Monarch Butterfly

Scientific Name: Danaus plexippus
Common Name: Monarch Butterfly

Monarch Butterfly - photo by Bob Suchanek August is the best month to see Monarchs in Minnesota. Did you know that this is the only butterfly in North America that actually migrates in the fall to a warmer climate? That's what makes it unique among all the butterflies in Minnesota.

The Monarch is a beautiful butterfly. But did you know that the markings on most butterflies are there to scare off predators -- specifically birds? The bright orange and black markings on the Monarch tells birds and other "would-be Monarch eaters" that the Monarch is poisonous. Do you know what makes them poisonous? It's what they eat -- milkweed. The milkweed contains a chemical that birds can't stand.

Monarchs are totally dependent on milkweed when they are in the larval stage. The most common milkweed species in Minnesota is, you guessed it, the Common Milkweed or Asclepias syriaca. All monarch eggs are laid only on milkweed plants. After the newly hatched Monarch larvae eat the egg they were laid in, the young caterpillars start eating the milkweed leaves. Monarch caterpillars eat like crazy until they grow about two-inches long. They even shed their skin (molt) up to four times while they're growing!

Adult Monarch butterflies eat nectar from flowers. Flower nectar consists of about 20% sugar, which gives the Monarchs energy. Flowers that have lots of nectar are, of course, what Monarchs prefer. But you'll see them land on all kinds of flowers to take a sip. Monarch butterflies find flowers by sight, but they decide if its worth eating through taste receptors that are on their feet! They suck up the nectar through a long tube-like mouth.

Like all butterflies, Monarchs aren't born with wings. They actually go through four very different stages in their lives:

  1. Mom lays the egg. One female Monarch can lay up to 400 eggs.
  2. In a couple of days, the egg hatches and turn into a caterpillar with black, yellow and white stripes. A Monarch caterpillar can get kinda' fat and grow about two-inches long.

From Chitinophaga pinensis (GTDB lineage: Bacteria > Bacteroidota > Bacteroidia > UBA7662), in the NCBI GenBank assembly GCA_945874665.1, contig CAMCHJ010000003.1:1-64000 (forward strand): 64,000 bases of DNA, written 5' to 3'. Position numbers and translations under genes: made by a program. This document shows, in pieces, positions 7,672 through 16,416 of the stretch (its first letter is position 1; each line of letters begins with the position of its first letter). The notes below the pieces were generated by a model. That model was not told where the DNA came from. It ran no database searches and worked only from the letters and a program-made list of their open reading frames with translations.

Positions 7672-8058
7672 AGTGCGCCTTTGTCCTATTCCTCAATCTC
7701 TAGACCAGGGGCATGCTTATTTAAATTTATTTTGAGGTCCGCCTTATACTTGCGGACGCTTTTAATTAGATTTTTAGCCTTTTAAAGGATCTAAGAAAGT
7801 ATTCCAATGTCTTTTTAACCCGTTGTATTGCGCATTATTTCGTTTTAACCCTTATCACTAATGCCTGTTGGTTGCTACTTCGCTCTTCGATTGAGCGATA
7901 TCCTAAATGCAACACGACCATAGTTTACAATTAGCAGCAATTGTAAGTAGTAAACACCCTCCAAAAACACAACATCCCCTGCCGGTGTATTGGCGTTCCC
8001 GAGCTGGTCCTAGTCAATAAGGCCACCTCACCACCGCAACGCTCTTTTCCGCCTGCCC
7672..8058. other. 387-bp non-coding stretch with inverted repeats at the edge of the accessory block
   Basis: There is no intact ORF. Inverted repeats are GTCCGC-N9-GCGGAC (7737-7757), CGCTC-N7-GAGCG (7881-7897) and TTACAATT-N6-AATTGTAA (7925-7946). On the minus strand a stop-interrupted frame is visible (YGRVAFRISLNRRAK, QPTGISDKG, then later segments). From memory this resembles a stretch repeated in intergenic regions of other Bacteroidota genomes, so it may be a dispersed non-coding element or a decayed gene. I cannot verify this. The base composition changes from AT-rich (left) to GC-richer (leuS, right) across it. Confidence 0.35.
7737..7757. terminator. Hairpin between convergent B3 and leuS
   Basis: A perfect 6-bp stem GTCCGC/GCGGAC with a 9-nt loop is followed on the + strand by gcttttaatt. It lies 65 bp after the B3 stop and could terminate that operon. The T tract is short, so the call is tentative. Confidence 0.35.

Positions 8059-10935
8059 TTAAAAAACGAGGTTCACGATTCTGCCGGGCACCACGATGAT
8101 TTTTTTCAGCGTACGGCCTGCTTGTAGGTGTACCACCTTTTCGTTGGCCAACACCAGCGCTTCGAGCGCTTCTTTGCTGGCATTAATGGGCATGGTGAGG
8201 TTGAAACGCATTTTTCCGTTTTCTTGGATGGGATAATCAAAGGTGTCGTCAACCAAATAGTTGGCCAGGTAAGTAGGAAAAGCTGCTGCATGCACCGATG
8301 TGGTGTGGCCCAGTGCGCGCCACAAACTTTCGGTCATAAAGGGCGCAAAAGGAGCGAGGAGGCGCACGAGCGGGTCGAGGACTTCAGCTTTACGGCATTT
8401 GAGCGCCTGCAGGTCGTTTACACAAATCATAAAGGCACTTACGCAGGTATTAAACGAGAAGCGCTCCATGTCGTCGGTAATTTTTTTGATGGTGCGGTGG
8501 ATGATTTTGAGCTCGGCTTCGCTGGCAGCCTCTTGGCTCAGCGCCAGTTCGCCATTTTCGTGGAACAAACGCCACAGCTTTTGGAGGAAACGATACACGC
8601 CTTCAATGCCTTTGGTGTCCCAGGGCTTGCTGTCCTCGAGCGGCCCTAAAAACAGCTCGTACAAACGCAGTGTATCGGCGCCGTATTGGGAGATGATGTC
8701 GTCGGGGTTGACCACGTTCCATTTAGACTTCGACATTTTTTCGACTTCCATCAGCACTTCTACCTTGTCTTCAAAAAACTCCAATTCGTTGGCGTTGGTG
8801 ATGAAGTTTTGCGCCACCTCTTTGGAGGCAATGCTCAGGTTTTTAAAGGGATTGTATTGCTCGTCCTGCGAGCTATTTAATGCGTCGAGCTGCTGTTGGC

3. Caterpillar makes a "house" called a chrysalis that is attached to a leaf or twig. The caterpillar makes this stuff that looks like silk and uses it to build the chrysalis. It attaches the base of the chrysalis to a sheltered spot under a leaf or twig and then hangs upside down in it for about five days. Inside the chrysalis, the caterpillar turns into a pupa. The chrysalis is really neat looking -- it has a shiny, light green color with a gold band near the top. The gold is iridescent looking. In the chrysalis, the pupa is going through some major physical changes.
  4. Butterfly breaks out of the chrysalis and is free to fly around and do what butterflies do.

The four stages take about a month to complete. During an average Minnesota summer, this whole process can happen three or four times. This means that there can be three to four generations of Monarchs born in one summer. Most Monarch butterflies only live a few weeks -- long enough to breed and lay eggs to start the cycle all over again.

So if you think the metamorphosis was cool, just wait 'till you hear the next part. The last generation of Monarchs born during the summer are different. These are usually born in late August when the days get short and the temperatures start cooling down a bit. These changes prevent the Monarch butterflies from maturing enough to reproduce, so they live for about eight to nine months.

Map of Monarch Migration from Minnesota to MexicoBut, have you every seen a Monarch butterfly in the winter in Minnesota? Of course not! So where did they go? They fly all the way down to Mexico to hang out during the winter! That's a long trip for Minnesota-born Monarchs -- about 3,000 miles! Monarchs use the same route to go to the same place every winter. This place is in the Sierra Madre mountains west of Mexico City, Mexico.

By now you're probably thinking, hey, Monarchs are just bugs! They can't read maps, so how do they know how to get to the exact same spot every fall? Scientists think that Monarchs use the position of the sun to tell them when to head for Mexico and how to get there. They think they also use Earth's magnetic field to help them figure out where to go.

Before the migration begins, you can often see Monarchs in groups of five or more as they start their way south. But, there are some spots where lots more Monarchs get together before they start migrating.

Monarch ButterflyWe all know that Monarchs can't fly very fast. So how do they travel all the way to Mexico? They use the natural air currents and thermals that are way up in the sky to get them to Mexico faster.

When they get to Mexico, they hang out in huge numbers in forested areas. There are numerous sites in the Sierra Madre mountains where the Monarchs like to stay. But, in spite of efforts to protect them, many of these sites are being logged or damaged by people. When the damage is severe, the Monarchs don't have any place to stay.

The Monarchs that survive the winter in Mexico start migrating back to the U.S. in the spring. They mate all along the way and find milkweed on which to lay eggs. These eggs hatch, and eventually turn into butterflies that continue migrating north. Monarchs are found all the way up into Canada.

You can help protect Monarchs in Minnesota by planting a butterfly garden in your backyard. Plant flowers that give Monarchs food and be sure to include some milkweed!

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